I don’t want to say too much more as I’m not one for spoilers in a review. Although this wasn’t a five star read for me, it was still an incredibly powerful, honest read which I think will become a firm favourite in many collections this year.

Would I recommend it?:
Of course!

A beautifully written, emotional read!

Talking About ‘The Memory Book’ with Bibliobeth!

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Synopsis:

The name of your first-born. The face of your lover. Your age. Your address…

What would happen if your memory of these began to fade?

Is it possible to rebuild your life? Raise a family? Fall in love again?

When Claire starts to write her Memory Book, she already knows that this scrapbook of mementoes will soon be all her daughters and husband have of her. But how can she hold on to the past when her future is slipping through her fingers…?

CHRISSI: The Memory Book is described in reviews as ‘life affirming’. Do you agree with this and if so why?

BETH: One hundred percent. It is definitely life affirming but in such a bitter sweet way. Our main character is Claire who has been diagnosed with early onset Alzheimer’s disease. She has two daughters, an older girl Caitlin from a previous relationship who she brought up alone, not telling the father about the pregnancy. Now she is married to Greg, the love of her life and has had a daughter with him Esther who is still very young. The bitter sweet part is that the Alzheimer’s is progressing more quickly than her family had expected, to a point where she is not safe left on her own. She begins to make a memory book to try and capture old memories so that they cannot be forgotten. There is no magical cure for her illness so there’s not going to be a happy ending but the story makes you think about how lucky you are to be alive and well in comparison and to live life to the fullest.

BETH: Discuss the relationship between Claire and Greg.

CHRISSI: I found the relationship incredibly moving between Claire and Greg. It was so hard to read about their relationship unravelling before their eyes. It must be incredibly hard for both sufferer and partner to deal with this horrible disease. Claire knew that she loved Greg at some point, but she couldn’t help the way the disease was making her feel. I thought it was particularly hard to read how Greg had to deal with ‘losing’ his wife so quickly. *gets all choked up*

CHRISSI: This book has been compared to Jojo Moyes’ Me Before You. This is one of our favourite books. Did the comparison affect your preconceptions of The Memory Book?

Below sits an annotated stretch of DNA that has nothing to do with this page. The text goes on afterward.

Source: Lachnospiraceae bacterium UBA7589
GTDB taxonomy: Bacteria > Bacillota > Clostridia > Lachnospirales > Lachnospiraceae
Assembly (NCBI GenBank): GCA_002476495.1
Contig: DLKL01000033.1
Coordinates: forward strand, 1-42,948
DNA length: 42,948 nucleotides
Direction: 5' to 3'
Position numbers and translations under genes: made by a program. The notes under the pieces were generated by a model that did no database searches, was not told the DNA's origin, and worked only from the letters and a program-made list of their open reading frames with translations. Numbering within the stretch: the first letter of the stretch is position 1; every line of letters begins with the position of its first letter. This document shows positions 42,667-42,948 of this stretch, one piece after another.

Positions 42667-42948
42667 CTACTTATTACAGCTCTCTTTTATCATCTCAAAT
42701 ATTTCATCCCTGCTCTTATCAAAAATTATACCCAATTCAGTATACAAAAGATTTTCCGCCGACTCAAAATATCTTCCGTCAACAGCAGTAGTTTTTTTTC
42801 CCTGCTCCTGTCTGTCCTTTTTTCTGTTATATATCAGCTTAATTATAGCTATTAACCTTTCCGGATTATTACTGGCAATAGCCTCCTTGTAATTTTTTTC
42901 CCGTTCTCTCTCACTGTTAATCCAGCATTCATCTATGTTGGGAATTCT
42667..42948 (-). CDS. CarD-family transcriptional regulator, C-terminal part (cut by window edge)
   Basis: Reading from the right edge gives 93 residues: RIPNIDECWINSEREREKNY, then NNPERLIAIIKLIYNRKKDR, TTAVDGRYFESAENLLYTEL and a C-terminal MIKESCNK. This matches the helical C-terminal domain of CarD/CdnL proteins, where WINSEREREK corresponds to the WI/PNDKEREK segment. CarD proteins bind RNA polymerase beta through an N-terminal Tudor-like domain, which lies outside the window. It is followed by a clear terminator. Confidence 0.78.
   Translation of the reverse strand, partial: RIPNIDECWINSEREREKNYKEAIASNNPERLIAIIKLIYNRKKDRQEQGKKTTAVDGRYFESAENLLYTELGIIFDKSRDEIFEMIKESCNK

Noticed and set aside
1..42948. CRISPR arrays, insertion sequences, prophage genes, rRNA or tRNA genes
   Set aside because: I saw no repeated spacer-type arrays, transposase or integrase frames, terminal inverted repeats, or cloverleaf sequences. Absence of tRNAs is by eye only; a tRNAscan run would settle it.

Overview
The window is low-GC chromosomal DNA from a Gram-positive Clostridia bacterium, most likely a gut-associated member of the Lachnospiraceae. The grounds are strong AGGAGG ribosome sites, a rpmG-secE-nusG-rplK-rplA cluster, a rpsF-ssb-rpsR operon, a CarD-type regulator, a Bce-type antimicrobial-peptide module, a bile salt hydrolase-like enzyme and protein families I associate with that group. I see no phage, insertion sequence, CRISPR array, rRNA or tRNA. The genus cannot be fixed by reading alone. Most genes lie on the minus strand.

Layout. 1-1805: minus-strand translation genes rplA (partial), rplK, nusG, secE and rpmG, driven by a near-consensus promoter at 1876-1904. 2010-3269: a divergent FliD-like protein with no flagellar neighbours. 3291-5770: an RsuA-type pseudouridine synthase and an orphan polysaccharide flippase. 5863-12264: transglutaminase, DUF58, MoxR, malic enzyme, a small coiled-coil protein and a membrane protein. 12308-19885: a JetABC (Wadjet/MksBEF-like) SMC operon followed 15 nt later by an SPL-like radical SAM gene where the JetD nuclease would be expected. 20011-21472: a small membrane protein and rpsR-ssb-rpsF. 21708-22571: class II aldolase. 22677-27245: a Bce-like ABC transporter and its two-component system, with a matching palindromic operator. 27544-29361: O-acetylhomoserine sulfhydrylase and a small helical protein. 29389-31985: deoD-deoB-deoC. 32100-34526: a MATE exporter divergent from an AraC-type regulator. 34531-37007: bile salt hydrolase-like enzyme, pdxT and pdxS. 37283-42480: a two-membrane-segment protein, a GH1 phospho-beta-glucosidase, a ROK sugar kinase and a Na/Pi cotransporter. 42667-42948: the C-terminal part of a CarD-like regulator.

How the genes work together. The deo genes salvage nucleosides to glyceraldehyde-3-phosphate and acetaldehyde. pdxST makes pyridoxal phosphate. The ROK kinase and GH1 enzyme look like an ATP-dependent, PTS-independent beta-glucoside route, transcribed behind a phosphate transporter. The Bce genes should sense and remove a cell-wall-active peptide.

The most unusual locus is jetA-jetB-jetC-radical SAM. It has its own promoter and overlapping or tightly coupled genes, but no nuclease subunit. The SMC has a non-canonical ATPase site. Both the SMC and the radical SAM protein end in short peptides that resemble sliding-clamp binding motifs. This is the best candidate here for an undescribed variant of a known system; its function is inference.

BETH: I always hate when books are compared to other books that I love! (A similar thing is happening with Gone Girl at the moment). However, I tried to ignore the hype monster, put JoJo Moyes book to the back of my mind and just enjoy the story that I was reading. It has a similar message sure, but I think it stands alone as a great story in its own right.

BETH: What did you think of Claire’s decision not to tell Caitlin who her father was?
CHRISSI: Oh gosh! That’s such a hard question. I think that except for exceptional circumstances that everyone deserves to know who their father is. It’s a part of them. I could totally understand Claire’s reasons why, but it really did make things hard in the long run for Caitlin and her father.

CHRISSI: Discuss the mother/daughter relationships in the book.

BETH: We have a few mother/daughter relationships in the novel. There’s Claire’s mother Ruth who has already nursed her own husband through Alzheimer’s disease until he died. Ruth and Claire have a bit of a fiery relationship as Claire is a strong and independent woman who when the disease hits, is finding it difficult to be taken care of and starts to resent her mother monitoring her so closely, even though she is doing it purely out of love. I enjoyed watching the relationship change between these two characters throughout the book, it was truly heart-warming. Then we have Claire’s relationships with her two daughters Esther and Caitlin. In her relationship with Esther, she becomes frustrated when she cannot read to her any more but ends up spending a lot of time with her doing fun things like escaping to the park and trying to cook – which ends in disaster! With Caitlin, it’s a bit more difficult, she has her own secrets and is finding the burden of knowing that she will have to care for her mother and that her mother will slowly forget her very difficult to take on.

BETH: Discuss how Greg copes with what is happening to Claire.